Grant's Desi Achiever
SHE'S DOING IT HER WAY
By SHAGORIKA EASWAR
Nandini Jolly, the president and ceo of CryptoMill Technologies, and her team provide advanced, innovative data security solutions for enterprises, small and medium-sized businesses as well as individual consumers.
Think of her as a secret weapon for consumers of technology products.
“We believe that security, like freedom, is everyone’s right,” says Jolly, who foresaw the development of security solutions to tackle both external and internal threats to confidential, sensitive and personal information. “We protect data that builds businesses, bringing simplicity into the most complex of environments. There has been a significant shift in approach to cybersecurity, largely driven by the huge proliferation of mobile phones, tablets, laptops, and the Internet of Things. This makes the traditional concept of cybersecurity – create the strongest digital perimeter possible around your institution and put all your important things inside it – no longer practical. People are recognizing that data moves and the notion that you can put a big wall around it is falling by the wayside. If we want privacy, security has to travel with the data.”
CryptoMill’s advanced transparent encryption, powerful access controls and a lightweight centralized key management, lets organizations encrypt everything. Their recent solution offering, Circles of Trust cybersecurity suite, ensures that encrypted assets remain protected both at rest and regardless of where they travel, only allowing authorized people to access them. This eliminates the risks associated with data breaches from a hacker attack on firewall, network, cloud, or emails as well as data leaks through lost or stolen devices.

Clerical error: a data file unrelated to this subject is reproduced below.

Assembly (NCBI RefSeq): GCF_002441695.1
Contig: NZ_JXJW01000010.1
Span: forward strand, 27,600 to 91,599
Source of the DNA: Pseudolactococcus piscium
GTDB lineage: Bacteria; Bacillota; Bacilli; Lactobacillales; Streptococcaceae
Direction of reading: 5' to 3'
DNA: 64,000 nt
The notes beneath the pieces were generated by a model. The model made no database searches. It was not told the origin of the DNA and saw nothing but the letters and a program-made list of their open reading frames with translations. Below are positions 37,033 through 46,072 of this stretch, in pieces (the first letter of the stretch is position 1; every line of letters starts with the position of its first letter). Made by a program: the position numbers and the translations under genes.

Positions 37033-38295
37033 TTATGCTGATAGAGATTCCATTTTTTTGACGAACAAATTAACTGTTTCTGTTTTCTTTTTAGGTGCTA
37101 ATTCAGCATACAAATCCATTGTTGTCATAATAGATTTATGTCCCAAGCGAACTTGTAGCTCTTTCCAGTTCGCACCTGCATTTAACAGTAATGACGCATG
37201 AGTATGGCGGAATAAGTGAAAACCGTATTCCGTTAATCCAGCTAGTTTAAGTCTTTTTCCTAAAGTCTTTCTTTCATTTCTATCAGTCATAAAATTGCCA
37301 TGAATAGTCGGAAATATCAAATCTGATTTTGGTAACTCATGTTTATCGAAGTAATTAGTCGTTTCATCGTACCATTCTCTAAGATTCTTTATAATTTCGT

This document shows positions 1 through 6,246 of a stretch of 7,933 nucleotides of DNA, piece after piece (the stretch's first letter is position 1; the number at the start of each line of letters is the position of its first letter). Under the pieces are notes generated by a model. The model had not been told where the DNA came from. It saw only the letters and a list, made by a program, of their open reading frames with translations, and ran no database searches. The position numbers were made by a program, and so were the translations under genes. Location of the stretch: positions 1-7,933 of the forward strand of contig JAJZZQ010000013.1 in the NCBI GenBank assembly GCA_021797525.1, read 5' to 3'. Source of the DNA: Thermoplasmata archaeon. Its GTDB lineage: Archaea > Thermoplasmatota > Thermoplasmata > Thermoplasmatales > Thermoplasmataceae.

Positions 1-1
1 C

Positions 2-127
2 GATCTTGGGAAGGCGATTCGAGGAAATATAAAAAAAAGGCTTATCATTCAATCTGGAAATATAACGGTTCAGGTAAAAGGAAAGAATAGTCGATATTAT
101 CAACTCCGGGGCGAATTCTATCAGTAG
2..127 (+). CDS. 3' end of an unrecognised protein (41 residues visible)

“Security, like freedom, is everyone’s right.”
– Nandini Jolly, President & CEO, CryptoMill Technologies
Their products are used by a number of organizations worldwide.
“We are still a small organization of under 30, but very nimble,” says Jolly. “We are continuously developing and evolving to stay ahead of hackers who change their approach every day.”
She talks of a legislation that came into effect in Europe in May this year, under which the penalty for data breaches will be as much as 20 million euros or four per cent of total annual revenue. It is taking longer for Canada to jump on board because we don’t have strict penalties, she says. Things are changing, but enforcement is limited, for now.
“We are engaging with Canadian companies, but it is still academic, we are still discussing. We are at a different level of evolution where approach to security is concerned. I call it the smoker’s dilemma. Everyone knows how bad it is for you, but you can still see smokers everywhere. They are convinced it won’t happen to them.”
Jolly and her team of engineers, who refer to themselves as the Cryptonites, spearheaded the design of an exclusive product for hp Worldwide that is built into hp desktops, laptops and tablets, and shipped worldwide on over 40 million devices in 34 languages.
But for the ceo of the company that counts hp, Motorola, Open Text as well as law firms in the us and Canada among its clients, success didn’t come easy.
With a background in international risk management, she moved to Canada to join her parents. “I had a bet with my dad that if I found a job within 30 days of graduating, he would have to buy me a car!”
She won that bet and with a Masters in International Finance and a Bachelor’s Degree in Economics from the London School of Business and Finance, served as senior vice president of Global Treasury Services and Financial Risk Management for Bank of America. She was also a director at Deloitte and Touche.
“I might have said I am not a born entrepreneur – but then I think that innately, I am. It’s a mindset.”
Did she face challenges raising funds, finding clients? Did she meet people who did not take a woman – one with no engineering background to boot – seriously?
“Of course there were ups and downs. There still are. But I never paid attention to my gender. I never woke up thinking about the challenges of being a woman, I never allowed myself to go down that route. I believe the glass ceiling only exists if you look up. I am too busy looking forward, learning and improving. It was important for me to know my stuff. My engineers taught me and I learnt by osmosis.